Updated: May 3, 2022
You guys know I adore McIrish, my sainted husband. He’s the best. He adores me, too. So now that we’ve gotten that out of the way, let’s move onto the good stuff.
Fighting! Oh, yes, it happens! Usually over the same things, lo these 23 years. For example…
The You Didn’t Tell Me That. This is a common theme for fights in marriages, I believe. “I’m going out with the girls,” I might say.
“You didn’t tell me that,” he’ll answer.
“Yes, I did.”
“No, you didn’t.”
“I did. I was sitting on the stool right there, and you were making eggs, and I said, ‘I’m going out with the girls,’ and you said—”
“No. You thought you told me, but you didn’t.”
We stare hotly at each other. This works both ways, just so you know. He’ll say, “I told you I have a union meeting,” and I’ll say, “No, you didn’t,” and we go back and forth, each convinced to our dying breath that we are right. (The staring hotly gets kind of fun, to be honest.)
The Why Can’t You Do It My Way? Behold, the bed. It’s not that hard to make. A man who can build a house and fix a car and bandage a wound should be able to make a bed without it looking like a two-year-old tried to help Mommy. I think McIrish does this to spite me. I know I use soap on the cast iron frying pans to spite him. Listen. That “seasoning”? It’s grease. I wash the pan with detergent, then dry it, then rub a little olive oil on it. If we lived in medieval times, McIrish would cut off my hand for this offense. But ha! I still do it! I’m fifty years old! I know how to wash a pan!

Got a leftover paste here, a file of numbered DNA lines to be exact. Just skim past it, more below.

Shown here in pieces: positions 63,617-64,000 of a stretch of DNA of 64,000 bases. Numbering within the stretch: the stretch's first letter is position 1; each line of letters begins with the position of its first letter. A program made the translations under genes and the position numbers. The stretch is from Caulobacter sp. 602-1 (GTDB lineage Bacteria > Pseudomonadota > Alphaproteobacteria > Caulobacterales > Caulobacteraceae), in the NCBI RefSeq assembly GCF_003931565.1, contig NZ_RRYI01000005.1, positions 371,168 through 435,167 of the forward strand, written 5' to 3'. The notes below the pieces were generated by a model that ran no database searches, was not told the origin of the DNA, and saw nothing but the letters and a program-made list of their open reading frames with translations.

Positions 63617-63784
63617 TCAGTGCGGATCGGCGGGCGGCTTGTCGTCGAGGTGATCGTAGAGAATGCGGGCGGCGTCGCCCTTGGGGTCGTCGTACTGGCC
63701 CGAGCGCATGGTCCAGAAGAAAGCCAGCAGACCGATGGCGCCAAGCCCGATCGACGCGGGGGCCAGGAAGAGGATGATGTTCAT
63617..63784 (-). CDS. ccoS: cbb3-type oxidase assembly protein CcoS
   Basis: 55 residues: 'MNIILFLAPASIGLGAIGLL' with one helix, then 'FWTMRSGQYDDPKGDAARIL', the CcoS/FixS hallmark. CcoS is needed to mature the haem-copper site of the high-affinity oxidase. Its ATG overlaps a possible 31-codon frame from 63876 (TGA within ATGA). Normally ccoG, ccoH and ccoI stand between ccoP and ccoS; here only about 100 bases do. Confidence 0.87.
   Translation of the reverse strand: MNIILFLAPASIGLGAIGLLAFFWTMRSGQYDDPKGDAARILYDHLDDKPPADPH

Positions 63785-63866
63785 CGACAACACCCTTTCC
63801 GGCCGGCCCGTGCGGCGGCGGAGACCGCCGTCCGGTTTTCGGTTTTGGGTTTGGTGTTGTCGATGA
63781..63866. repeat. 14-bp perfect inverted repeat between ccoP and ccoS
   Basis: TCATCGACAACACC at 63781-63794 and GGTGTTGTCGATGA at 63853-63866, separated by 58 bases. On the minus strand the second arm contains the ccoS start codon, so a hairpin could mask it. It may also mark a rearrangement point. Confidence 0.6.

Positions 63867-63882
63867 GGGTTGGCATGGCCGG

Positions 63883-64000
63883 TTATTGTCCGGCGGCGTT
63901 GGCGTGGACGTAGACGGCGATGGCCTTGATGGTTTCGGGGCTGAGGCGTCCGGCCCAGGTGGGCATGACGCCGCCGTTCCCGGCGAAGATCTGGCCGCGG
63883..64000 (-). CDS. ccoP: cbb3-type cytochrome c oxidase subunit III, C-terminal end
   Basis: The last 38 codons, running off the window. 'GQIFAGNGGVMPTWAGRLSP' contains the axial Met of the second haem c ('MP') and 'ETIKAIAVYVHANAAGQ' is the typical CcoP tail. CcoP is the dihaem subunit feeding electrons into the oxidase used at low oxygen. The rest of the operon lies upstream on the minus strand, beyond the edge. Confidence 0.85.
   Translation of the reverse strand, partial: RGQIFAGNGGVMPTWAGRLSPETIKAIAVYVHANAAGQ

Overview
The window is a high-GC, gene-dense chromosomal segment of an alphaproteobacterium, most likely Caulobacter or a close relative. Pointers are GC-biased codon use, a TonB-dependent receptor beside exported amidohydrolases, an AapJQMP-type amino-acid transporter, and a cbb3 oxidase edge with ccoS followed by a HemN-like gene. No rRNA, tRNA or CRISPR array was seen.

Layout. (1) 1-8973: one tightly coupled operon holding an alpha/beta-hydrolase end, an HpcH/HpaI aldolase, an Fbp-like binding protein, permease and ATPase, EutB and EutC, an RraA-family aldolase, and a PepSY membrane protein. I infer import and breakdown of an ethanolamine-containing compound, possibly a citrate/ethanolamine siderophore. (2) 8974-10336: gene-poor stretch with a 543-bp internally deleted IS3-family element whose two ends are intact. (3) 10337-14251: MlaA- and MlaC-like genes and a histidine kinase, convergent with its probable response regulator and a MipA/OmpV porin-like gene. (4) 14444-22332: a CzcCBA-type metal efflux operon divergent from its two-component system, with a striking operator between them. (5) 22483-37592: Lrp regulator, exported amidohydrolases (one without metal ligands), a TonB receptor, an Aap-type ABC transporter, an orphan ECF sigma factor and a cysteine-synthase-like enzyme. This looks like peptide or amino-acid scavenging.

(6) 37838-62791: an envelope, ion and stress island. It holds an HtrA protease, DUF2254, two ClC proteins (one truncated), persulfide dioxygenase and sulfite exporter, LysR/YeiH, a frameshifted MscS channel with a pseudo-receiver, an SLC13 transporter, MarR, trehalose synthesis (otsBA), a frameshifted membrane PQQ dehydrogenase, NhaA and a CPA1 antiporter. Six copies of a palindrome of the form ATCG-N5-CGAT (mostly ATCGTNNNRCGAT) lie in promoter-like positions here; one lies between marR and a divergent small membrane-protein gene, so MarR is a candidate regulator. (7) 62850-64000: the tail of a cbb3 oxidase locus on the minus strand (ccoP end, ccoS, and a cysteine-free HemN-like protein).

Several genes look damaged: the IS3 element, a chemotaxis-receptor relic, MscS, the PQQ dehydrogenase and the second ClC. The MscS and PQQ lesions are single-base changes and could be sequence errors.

The Call Your Mother. Clearly, it is McIrish who must call his mother, since I see mine almost every day. I say, “Call your mother. She loves you.” He says, “I will.” A week passes. I remind him to call his mother, as she is sweet and wonderful and he in fact loves her very much. “I will,” he snaps.
“When? Before her death?”
He glares at me hotly. I glare back. I remind him that I too have a son who had better call me at least once a week or I will lay all that blame at McIrish’s feet since he didn’t call his mother enough. He picks up the phone and has a lovely chat with his mom.
The thing is, we’ve been married long enough that these fights are pretty much autopilot. I don’t expect McIrish to remember everything I’ve ever said (though he should), and he doesn’t expect me to buy into the seasoning argument. S’okay. Keeps things spicy.